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Decarbonising maritime transport: The EU perspective

21-10-2020

International maritime transport is the backbone of the global economy. However, vessels release emissions that pollute the air and contribute significantly to global warming. As shipping is forecast to grow, reducing these emissions is urgent, in order not to undermine emissions-reducing efforts in other areas, to keep humans healthy, preserve the environment and limit climate change. Although international shipping was not explicitly mentioned in the 2015 Paris Climate Agreement, efforts to make ...

International maritime transport is the backbone of the global economy. However, vessels release emissions that pollute the air and contribute significantly to global warming. As shipping is forecast to grow, reducing these emissions is urgent, in order not to undermine emissions-reducing efforts in other areas, to keep humans healthy, preserve the environment and limit climate change. Although international shipping was not explicitly mentioned in the 2015 Paris Climate Agreement, efforts to make shipping cleaner and greener have since progressed. International rules to reduce air-polluting emissions from ships have been agreed in the International Maritime Organization (IMO). Their impact, in particular the application of stricter limits for sulphur content in marine fuels since 1 January 2020, is yet to be evaluated. Parallel efforts to reduce greenhouse gas (GHG) emissions from maritime shipping have resulted in the setting of rules on collecting data on fuel oil consumption and the first collected data becoming available. In 2018, the IMO adopted an initial strategy for reducing GHG emissions, aimed at cutting shipping GHG emissions by at least 50 % by 2050, compared to 2008 levels. While concrete steps are yet to be agreed, achieving this goal will require both short-term emission-reducing measures and longer-term measures to make shipping switch to alternative fuels. Short-term guidance from the IMO is expected in 2020. On the EU front, the European Commission announced in the European Green Deal that GHG from EU transport should be cut by 90 % by 2050 and outlined how this would involve shipping. Initial measures are to be proposed by the end of 2020. This briefing reviews the existing international and EU rules on shipping emissions and their application, looks into the short-term measures under discussion and maps the landscape of marine fuels and technologies that could help decarbonise shipping in the long term.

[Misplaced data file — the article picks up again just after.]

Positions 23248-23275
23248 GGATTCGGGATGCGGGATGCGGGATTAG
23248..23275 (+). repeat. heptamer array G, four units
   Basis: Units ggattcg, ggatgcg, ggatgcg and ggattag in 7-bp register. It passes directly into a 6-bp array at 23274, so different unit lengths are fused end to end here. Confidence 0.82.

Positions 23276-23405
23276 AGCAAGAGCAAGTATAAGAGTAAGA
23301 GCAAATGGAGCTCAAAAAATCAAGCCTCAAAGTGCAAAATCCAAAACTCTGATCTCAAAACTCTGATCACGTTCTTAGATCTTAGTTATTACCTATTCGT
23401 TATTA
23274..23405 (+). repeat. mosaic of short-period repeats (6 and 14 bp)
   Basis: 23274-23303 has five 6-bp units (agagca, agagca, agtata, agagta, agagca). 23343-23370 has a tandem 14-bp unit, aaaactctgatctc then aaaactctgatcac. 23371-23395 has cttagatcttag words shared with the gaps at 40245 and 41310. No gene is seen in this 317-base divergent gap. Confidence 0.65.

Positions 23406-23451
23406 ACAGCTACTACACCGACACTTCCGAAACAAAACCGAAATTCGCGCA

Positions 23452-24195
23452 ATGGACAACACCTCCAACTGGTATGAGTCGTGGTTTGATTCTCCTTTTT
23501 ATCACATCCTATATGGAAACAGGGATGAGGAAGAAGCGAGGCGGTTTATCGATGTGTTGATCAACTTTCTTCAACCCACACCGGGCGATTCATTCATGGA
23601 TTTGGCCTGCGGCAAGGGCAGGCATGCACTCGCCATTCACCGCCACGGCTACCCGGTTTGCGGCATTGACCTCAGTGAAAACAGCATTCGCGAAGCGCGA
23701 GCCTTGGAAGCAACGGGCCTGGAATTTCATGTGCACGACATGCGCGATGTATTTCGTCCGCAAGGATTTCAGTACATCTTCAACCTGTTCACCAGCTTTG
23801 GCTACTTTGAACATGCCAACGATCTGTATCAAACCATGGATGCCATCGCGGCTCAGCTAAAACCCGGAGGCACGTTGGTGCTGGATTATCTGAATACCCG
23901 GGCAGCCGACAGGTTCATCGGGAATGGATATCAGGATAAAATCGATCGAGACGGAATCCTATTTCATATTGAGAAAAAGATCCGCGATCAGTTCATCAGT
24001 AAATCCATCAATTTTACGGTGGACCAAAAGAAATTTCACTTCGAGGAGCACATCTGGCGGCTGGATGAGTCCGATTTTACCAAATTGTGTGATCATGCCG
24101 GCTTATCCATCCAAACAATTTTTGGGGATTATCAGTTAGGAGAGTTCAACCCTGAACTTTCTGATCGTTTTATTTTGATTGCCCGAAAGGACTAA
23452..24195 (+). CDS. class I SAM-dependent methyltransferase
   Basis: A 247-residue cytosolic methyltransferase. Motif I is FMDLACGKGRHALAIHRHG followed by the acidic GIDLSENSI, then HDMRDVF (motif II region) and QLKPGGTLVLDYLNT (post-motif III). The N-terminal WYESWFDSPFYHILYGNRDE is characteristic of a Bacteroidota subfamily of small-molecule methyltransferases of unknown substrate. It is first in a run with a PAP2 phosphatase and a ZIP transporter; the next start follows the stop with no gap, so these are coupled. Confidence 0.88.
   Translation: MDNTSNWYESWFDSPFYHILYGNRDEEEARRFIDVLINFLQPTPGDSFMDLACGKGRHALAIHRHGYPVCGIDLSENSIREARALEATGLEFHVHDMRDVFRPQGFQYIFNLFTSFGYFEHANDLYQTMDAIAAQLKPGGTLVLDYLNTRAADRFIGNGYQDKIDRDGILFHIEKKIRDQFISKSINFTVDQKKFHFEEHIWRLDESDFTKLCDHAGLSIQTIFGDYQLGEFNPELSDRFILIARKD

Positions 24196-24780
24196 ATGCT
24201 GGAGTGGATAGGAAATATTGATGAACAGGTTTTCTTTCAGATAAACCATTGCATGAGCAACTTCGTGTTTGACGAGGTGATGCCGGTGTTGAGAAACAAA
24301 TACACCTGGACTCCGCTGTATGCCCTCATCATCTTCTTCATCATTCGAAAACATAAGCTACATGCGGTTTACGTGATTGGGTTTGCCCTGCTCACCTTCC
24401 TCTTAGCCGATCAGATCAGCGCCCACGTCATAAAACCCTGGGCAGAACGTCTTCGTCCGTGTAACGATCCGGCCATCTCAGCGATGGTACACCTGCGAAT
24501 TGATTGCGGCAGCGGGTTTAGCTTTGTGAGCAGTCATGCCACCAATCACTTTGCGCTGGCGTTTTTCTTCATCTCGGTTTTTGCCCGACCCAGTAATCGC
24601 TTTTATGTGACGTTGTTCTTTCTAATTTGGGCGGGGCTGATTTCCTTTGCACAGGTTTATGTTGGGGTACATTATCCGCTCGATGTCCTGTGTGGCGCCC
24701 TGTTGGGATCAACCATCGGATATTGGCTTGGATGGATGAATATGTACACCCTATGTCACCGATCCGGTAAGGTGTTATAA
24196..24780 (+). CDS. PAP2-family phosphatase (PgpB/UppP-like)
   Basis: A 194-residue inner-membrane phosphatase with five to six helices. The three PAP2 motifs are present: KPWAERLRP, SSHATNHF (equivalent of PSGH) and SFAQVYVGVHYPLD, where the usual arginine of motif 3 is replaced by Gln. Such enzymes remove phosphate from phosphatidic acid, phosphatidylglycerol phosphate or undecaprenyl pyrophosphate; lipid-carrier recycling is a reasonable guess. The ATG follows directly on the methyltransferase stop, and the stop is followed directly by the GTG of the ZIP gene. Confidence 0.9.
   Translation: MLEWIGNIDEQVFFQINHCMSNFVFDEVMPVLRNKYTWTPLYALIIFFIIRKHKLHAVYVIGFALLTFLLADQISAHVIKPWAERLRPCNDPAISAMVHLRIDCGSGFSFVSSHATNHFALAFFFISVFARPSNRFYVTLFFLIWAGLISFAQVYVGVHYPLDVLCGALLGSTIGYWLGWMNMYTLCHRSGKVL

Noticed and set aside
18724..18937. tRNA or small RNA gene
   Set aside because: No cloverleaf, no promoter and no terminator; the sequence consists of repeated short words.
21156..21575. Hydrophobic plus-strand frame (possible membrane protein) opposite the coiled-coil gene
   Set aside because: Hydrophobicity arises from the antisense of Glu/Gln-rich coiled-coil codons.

Key issues in the European Council: State of play in October 2020

15-10-2020

This EPRS publication, 'Key issues in the European Council', is updated quarterly to coincide with European Council meetings. It aims to provide an overview of the institution’s activities on major EU issues, by analysing twelve broad policy areas, explaining the legal and political background and the main priorities and orientations defined by the European Council in each field. It also assesses the results of European Council involvement in these policy areas to date, and identifies future challenges ...

This EPRS publication, 'Key issues in the European Council', is updated quarterly to coincide with European Council meetings. It aims to provide an overview of the institution’s activities on major EU issues, by analysing twelve broad policy areas, explaining the legal and political background and the main priorities and orientations defined by the European Council in each field. It also assesses the results of European Council involvement in these policy areas to date, and identifies future challenges in the various policy fields.

Transport CO2 emissions in focus

07-10-2020

To limit global warming in line with the Paris Agreement, Europe aims to become the world’s first climate-neutral continent by 2050. To speed up this transition, the European Commission has proposed to raise the level of ambition, and reduce the EU’s greenhouse gas emissions by 55 % by 2030. On 7 October, in its position on the proposed European Climate Law, the European Parliament voted to raise the 2030 target to a 60 % reduction. This overview shows how transport activities resulted in about 29 ...

To limit global warming in line with the Paris Agreement, Europe aims to become the world’s first climate-neutral continent by 2050. To speed up this transition, the European Commission has proposed to raise the level of ambition, and reduce the EU’s greenhouse gas emissions by 55 % by 2030. On 7 October, in its position on the proposed European Climate Law, the European Parliament voted to raise the 2030 target to a 60 % reduction. This overview shows how transport activities resulted in about 29 % of total EU CO2 emissions in 2018. The map below gives the share of transport emissions (from fuel combustion, not including indirect emissions from electricity use) in the total CO2 emissions of each Member State, and the volume contribution of different transport modes to the EU total. While the volumes of total CO2 emissions have decreased in most Member States between 1990 and 2018, those resulting from transport show increases, in some cases more than twofold.